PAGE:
E-Newsletter 8-8-2013

Sydney JacobsonEat To Win
This nutrition tip is courtesy of Sydney Jacobson, registered dietitian at Hy-Vee in Windsor Heights, IA.

A Super Grain to Help You Train!

Quinoa (pronounced keen-wah) is a recently rediscovered ancient "grain," native to Central America. This tiny seed can be found in a variety of colors, although white is the most commonly consumed.

A Nutrition Powerhouse
This tiny seed is a powerhouse when it comes to nutrition. It is high in protein, around 12–18%, an unusual occurrence among plant foods. In fact, the protein in quinoa is considered to be a “complete protein,” as it contains all eight essential amino acids which are needed for building and maintaining muscle in humans. The quinoa seed is also high in calcium and iron, nutrients essential to a woman’s health. Naturally gluten-free, quinoa also makes a nutritious and flavorful alternative grain for those with gluten sensitivity. Providing 3 grams of dietary fiber per serving, quinoa would be a worthy addition to anyone’s diet.

Simple to Use - Tips for Preparing Quinoa
The first step is to remove the saponins, a natural bitter coating, by soaking the ancient grain in water. While most boxed quinoa has been pre-rinsed for convenience, it is still a good idea to wash the seeds and remove any remaining saponin residue. Simply run cold water over quinoa and gently rub the seeds together. To ensure that the saponins have been completely removed, taste a few seeds. If they still have a bitter taste, continue the rinsing process.

A common cooking method is to treat quinoa much like rice. Bring 2 cups of water to a boil and add 1 cup quinoa. Bring the mixture back to a boil, covering the pan with a lid, and continue to cook over medium heat for 12-15 minutes. Remove from heat, fluff, cover again and let stand for 15 minutes. This should yield around 4 servings.

A Few Quick Serving Ideas
Quinoa will produce a fluffy, creamy and slightly crunchy consistency with a mild and somewhat nutty flavor when cooked. Try incorporating quinoa into your next meal using one of these quick serving ideas.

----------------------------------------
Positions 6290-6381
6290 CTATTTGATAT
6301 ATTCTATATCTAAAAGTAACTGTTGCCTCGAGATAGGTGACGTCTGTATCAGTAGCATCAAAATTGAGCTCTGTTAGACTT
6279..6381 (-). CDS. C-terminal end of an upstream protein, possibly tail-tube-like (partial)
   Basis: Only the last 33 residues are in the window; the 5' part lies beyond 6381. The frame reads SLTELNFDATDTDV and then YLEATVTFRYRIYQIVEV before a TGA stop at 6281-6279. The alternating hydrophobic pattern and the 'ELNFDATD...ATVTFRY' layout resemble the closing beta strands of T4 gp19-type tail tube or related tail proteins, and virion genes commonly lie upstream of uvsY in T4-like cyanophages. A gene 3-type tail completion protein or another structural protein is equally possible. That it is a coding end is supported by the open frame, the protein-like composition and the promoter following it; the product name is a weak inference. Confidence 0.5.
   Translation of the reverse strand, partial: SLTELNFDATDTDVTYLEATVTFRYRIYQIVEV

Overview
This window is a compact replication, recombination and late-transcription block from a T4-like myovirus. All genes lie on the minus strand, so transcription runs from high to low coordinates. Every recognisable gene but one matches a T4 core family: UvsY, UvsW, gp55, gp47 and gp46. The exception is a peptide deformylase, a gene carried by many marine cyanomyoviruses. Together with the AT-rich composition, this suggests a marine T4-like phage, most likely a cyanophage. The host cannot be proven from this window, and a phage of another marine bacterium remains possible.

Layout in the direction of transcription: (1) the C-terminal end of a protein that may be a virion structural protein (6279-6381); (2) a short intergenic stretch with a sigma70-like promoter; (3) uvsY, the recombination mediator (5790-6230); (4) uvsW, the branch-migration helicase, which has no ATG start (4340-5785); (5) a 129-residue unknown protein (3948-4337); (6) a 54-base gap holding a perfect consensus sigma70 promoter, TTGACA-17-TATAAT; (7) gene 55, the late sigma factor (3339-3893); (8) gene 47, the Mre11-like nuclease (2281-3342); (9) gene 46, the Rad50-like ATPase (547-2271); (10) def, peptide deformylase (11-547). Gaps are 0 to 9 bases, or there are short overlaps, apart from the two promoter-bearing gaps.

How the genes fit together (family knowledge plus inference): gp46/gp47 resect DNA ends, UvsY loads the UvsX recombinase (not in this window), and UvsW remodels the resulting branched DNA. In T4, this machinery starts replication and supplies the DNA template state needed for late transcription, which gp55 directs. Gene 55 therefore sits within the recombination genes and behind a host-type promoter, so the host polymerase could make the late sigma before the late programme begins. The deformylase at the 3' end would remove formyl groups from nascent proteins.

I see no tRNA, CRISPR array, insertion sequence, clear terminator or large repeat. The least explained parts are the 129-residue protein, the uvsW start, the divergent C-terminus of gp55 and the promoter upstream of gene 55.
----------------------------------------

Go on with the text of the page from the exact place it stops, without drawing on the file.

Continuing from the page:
• Substitute quinoa for rice in any entree, soup or salad recipe
  • Create a side dish with a kick of flavor by substituting water with chicken or vegetable stock when cooking quinoa
  • Mix quinoa with honey, almonds or berries for a high-protein hot breakfast cereal
  • For a twist on your favorite pasta recipe, use noodles made from quinoa
  • Ground quinoa flour can be added to cookie or muffin recipes

Quinoa may be found in the HealthMarket department at your local Hy-Vee store. For additional ideas on cooking with this ancient grain, contact a Hy-Vee registered dietitian or visit www.hy-vee.com.

Sydney Jacobson earned a dietetics degree from Iowa State University and is a member of the Academy of Nutrition and Dietetics. She is also a marathoner with an interest in sport nutrition. Contact her at 1895dietitian1@hy-vee.com

This information is not intended as medical advice. Please consult a medical professional for individual advice.

Eat to Win

Frequently Asked Questions

Q: Can a team have two people on it?

A: Yes, a team can consist of two or three people; and can be all male, all female or co-ed.


Scheels All Sports will be serving as mechanic support as well as a receiving location for bike shipments and setup for the 2013 Hy-Vee Triathlon. Scheels will transport all bikes to the race location the day before the race. Ship now until July 31st for only $120! Starting August 1st the price will go to $170. If you have any questions please contact Josh Wells at jswells@scheelssports.com.

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